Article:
Five Goals of the New National Plan to End Viral Hepatitis
Posted in Habits

The viruses are spread differently, ranging from contaminated food and water (like hepatitis A) to blood transfusions and shared needles (hepatitis C). The plan lists five main goals for the next five years:Prevent new viral hepatitis infections. Improve viral hepatitis–related health outcomes of people with viral hepatitis. “The nation is losing ground in the fight against viral hepatitis despite safe and effective hepatitis A and hepatitis B vaccines, and a hepatitis C cure that works after an eight-week course of medicine.”The AIDS Institute, a national nonprofit, said the new plan lays the groundwork for eliminating hepatitis. People living with HIV often have problems that affect the liver, including viral hepatitis and fatty liver.

Heading Off the Next Pandemic
Posted in Habits

As the COVID-19 pandemic heads for a showdown with vaccines it’s expected to lose, many experts in the field of emerging infectious diseases are already focused on preventing the next one. Experts predict it would cost about $700 billion to institute these and other measures, according to the Wildlife Conservation Society. He is setting up the Global Virome Project to catalog viruses in wildlife in order to predict which ones might ignite the next pandemic. One case study for how viruses emerge from nature to become an epidemic is the Nipah virus. “A road will facilitate a transport of goods and people and create economic incentive,” said Walzer, of the Wildlife Conservation Society.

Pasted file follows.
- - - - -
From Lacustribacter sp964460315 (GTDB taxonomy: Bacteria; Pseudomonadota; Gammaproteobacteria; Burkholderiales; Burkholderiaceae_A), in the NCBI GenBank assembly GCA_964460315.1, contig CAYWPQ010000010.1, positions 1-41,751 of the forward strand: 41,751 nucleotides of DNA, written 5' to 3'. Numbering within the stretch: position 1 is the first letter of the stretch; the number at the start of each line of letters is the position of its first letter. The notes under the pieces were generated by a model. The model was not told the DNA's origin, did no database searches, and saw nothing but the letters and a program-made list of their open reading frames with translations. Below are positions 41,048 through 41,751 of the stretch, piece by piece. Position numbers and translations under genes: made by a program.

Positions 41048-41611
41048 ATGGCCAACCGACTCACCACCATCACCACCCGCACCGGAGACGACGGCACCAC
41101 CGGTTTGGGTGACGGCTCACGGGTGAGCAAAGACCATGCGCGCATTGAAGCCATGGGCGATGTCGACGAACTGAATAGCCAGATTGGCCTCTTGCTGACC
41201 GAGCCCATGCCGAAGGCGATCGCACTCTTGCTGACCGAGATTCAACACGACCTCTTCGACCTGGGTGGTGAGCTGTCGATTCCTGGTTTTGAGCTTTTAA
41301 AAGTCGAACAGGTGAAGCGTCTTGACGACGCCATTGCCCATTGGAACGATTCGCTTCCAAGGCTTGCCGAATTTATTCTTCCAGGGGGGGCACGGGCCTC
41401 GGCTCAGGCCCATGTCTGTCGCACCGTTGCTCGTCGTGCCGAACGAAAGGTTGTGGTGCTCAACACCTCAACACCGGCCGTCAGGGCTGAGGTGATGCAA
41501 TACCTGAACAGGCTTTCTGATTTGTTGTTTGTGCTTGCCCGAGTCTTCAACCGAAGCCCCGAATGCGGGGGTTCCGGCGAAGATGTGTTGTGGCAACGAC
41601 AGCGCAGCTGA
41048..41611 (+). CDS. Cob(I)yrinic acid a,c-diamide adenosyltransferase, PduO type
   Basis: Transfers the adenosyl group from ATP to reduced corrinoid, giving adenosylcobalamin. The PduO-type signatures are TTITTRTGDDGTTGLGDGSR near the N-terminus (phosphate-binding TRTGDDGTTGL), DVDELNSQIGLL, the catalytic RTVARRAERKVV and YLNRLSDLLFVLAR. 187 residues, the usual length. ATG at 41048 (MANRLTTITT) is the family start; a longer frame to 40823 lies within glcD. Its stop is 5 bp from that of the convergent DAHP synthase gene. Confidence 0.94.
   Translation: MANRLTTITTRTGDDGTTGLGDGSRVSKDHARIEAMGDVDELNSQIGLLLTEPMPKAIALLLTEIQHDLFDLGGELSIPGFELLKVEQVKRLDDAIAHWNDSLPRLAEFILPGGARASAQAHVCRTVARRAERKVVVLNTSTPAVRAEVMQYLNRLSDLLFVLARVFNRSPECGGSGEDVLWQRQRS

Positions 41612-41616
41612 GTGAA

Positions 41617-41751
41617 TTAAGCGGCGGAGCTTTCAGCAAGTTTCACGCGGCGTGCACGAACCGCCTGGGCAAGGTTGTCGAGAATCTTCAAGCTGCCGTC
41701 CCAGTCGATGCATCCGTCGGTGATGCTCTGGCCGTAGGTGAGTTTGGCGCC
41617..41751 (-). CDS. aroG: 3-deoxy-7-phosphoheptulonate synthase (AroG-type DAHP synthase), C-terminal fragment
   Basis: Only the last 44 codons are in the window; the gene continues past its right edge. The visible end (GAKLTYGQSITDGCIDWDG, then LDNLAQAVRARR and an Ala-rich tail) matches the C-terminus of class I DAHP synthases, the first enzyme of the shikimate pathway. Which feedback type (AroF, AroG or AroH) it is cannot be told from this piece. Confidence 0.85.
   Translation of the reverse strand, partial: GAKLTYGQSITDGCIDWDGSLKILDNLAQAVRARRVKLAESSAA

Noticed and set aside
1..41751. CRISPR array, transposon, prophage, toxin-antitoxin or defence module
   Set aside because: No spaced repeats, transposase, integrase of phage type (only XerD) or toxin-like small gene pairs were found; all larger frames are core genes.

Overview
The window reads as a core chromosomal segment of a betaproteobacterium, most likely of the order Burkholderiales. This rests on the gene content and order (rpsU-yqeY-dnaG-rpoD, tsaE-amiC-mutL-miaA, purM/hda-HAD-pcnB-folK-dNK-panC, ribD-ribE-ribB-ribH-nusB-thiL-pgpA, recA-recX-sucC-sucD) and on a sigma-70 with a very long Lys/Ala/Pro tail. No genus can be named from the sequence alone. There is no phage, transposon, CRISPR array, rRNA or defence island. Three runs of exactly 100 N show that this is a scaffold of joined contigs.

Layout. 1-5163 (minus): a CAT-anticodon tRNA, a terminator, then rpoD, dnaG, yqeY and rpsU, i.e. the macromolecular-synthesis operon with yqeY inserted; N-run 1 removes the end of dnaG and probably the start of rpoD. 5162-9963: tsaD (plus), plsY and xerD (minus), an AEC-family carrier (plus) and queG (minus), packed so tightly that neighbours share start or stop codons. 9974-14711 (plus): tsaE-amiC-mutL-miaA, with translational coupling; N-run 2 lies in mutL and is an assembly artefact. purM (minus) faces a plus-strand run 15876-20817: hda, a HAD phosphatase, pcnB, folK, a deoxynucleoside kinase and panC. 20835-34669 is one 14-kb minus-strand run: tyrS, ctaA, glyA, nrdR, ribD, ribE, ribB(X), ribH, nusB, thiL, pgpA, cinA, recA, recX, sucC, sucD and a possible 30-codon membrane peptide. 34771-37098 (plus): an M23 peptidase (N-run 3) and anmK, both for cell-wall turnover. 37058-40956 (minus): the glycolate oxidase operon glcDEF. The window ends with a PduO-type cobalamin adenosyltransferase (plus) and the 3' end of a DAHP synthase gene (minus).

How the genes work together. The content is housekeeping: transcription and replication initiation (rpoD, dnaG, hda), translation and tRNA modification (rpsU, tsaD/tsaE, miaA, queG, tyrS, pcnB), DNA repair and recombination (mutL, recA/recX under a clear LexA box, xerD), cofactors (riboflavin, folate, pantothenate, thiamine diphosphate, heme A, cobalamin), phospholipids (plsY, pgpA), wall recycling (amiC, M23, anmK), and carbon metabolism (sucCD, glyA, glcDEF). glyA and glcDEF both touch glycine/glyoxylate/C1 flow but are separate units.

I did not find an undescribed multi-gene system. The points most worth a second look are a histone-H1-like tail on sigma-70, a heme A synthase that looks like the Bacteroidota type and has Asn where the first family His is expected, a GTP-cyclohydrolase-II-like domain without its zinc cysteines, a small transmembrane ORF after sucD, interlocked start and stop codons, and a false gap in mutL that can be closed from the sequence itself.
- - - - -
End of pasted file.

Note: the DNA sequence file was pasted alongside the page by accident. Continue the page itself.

Hip-Hop Mogul Dr. Dre Recovering After a Brain Aneurysm
Posted in Habits

After recently making headlines for his ongoing divorce battle, Dr. Dre, age 55, is in the news again. The hip-hop artist and producer was hospitalized January 4 for a brain aneurysm, reports NBC News. A brain aneurysm is a bulge, or ballooning, in a blood vessel in the brain that can leak or rupture, leading to bleeding in the brain, better known as a hemorrhagic stroke. It’s unknown whether Dre’s brain aneurysm did, in fact, rupture. “Send love and your prayers to the homie Dr. Dre,” tweeted Ice Cube, who, along with Dre, was a member of the rap group N.W.A.

‘Last Responders’ Brace for Surge in COVID Deaths Across US